I think it's possible for Apple to make an elegant, slim phone that is repairable.

An unfortunate side effect of patents like these is that in addition to preventing competitors from copying Apple's hardware, they can also prevent independent companies from producing compatible parts.

As devices get more integrated, it illustrates the need for electronics companies to sell service parts to consumers. The design of the next iPhone is an opportunity for Apple to show that their environmental claims are more than skin deep.

Topics: Apple, iPhone

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  • Seriously?

    The patent office just gave apple a patent for a tongue and groove joint?
    I'm speechless. I just...what the hell?
    • Speechless?

      Lost your tongue? C'mon, get in the groove. ANYthing can, and will be "patented."
      common sense
      • I'm pretty sure I'm going to turn into a patent troll

        I'm willing to bet anything that nobody has patented a tongue and groove system "for use between two pieces of wood for the purpose of joining wooden slats together to form a walking surface".
        I guess I shouldn't be surprised, no other part of the government seems capable of displaying anything resembling common sense.
        • You would be wrong. A tongue and groove system

          for wood flooring has been patented. Just like the steering wheel was patented, the typewriter keyboard was patented, the windshield wiper was patented, the keylock doorknob was patented.

          An invention is always obvious once someone has thought it up and diagrammed it.

          This particular patent is a method of tongue and grooving glass and metal and bonding them. It's just a bit different than tongue and grooving two pieces of wood.

          But you don't know enough metallurgy or physics to comprehend that.
    • Reading comprehension is lacking on zdnet.

      This is about the method to form the joint not the joint itself.

      I'm amazed at the lack of comprehension some people exhibit.
      • Nothing brings out the truly ignorant

        like a story on patents. Not only are they ignorant, they are proudly ignorant, shouting their ignorance in righteous indignation from the rooftops.
  • Only one picture (the tongue and groove illustration) visible

    The article is missing several images that are referenced within the text. Only one illustration, a drawing of a wood tongue and groove joint, shows up.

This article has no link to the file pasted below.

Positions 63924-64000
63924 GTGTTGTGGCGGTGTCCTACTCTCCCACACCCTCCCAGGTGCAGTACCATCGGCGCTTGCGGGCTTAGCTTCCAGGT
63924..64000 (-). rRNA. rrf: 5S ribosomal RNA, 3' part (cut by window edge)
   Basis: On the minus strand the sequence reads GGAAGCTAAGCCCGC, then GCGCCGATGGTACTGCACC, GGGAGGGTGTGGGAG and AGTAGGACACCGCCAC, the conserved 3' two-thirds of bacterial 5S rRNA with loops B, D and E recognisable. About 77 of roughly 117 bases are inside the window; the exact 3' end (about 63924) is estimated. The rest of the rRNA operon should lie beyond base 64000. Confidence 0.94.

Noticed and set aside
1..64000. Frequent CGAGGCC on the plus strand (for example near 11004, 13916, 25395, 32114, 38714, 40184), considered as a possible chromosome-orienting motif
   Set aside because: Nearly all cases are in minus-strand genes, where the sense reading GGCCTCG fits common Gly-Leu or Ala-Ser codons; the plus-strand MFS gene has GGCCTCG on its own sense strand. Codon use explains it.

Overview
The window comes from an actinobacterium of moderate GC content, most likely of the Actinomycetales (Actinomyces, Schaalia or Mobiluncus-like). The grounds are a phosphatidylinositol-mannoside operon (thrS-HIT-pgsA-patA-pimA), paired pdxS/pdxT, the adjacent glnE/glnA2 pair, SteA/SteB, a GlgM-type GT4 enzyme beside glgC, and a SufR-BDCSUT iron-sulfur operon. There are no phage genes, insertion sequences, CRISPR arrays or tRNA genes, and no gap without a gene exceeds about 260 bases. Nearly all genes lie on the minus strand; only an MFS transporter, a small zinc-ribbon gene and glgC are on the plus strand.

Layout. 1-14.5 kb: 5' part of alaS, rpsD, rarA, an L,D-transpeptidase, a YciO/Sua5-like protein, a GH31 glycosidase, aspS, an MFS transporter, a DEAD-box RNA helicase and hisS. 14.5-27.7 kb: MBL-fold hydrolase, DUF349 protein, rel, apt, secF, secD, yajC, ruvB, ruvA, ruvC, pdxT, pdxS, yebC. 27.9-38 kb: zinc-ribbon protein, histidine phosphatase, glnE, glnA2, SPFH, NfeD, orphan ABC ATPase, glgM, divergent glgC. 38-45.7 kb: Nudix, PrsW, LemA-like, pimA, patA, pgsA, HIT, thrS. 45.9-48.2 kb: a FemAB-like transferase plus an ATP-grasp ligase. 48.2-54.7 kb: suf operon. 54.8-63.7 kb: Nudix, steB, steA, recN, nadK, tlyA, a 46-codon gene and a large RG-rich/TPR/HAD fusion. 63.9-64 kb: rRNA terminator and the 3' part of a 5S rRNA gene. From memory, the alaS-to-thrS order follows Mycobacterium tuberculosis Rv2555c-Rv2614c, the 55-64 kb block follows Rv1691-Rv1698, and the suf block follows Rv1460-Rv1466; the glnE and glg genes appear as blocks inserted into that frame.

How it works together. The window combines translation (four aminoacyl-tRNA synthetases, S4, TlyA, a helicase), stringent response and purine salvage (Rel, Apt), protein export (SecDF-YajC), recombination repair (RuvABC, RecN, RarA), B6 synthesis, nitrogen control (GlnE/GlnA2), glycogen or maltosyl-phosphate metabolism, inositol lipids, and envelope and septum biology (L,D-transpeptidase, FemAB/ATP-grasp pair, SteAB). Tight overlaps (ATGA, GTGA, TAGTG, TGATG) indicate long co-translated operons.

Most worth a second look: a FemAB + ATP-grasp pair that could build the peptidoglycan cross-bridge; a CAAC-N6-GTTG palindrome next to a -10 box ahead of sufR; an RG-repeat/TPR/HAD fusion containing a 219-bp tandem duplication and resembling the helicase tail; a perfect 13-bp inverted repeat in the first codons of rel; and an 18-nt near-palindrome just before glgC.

• images fixed

    Something happened to the images shortly after the story was posted and they disappeared. I've re-added them above, so that you can see the profile of the iPhone 4, 5 and a prototype of the iPhone 6. If the iPhone 6 turns out to be as thin as the mockups it'll be extremely popular.

    - Jason
    Jason D. O'Grady
  • Production schedule

    If Apple is announcing the iPhone 6 in August (or Sep) is there enough time to produce the phones in the needed quantity if the patent was just awarded? Or is it likely they already started making it with the expectation that the patent would be awarded (patent pending)?

    Can the Sapphire screen survive a drop from chest high to a hard surface without breaking? If so I'd say the trade-off with repairability is a good one. If it's not then I say it's a bad deal for consumers.
  • Big Deal > that "Isn't"

    The metal could made with molecular films of metal (primarily silicon and titanium oxides) evenly shuttled into multiple layers. The types of metals used and the order in which they are deposited are factors. The edgess are produced by depositing thin layers of a variety of metal oxides such as titanium, magnesium and silicon to the glass in a vacuum. A vacuum chamber is needed in order to produce a pure environment for the vapors to travel. The materials are vaporized in a crucible by a high voltage electron beam onto the rotating glass above. The glass must rotate to achieve a uniform coating.
    With all of that it would not make the iPhone work better, look better or sell better, but it would make more hype for a company that lives off of it.
    • You have got to be kidding!

      You posit a hypothetical process that has NOTHING to do with the current article, NOR any speculation about the next gen iPhone, NOR even any rumored iPhone, then lambast Apple due to hype over their imaginary use of your imaginary process.
      You're trolling has risen to new heights!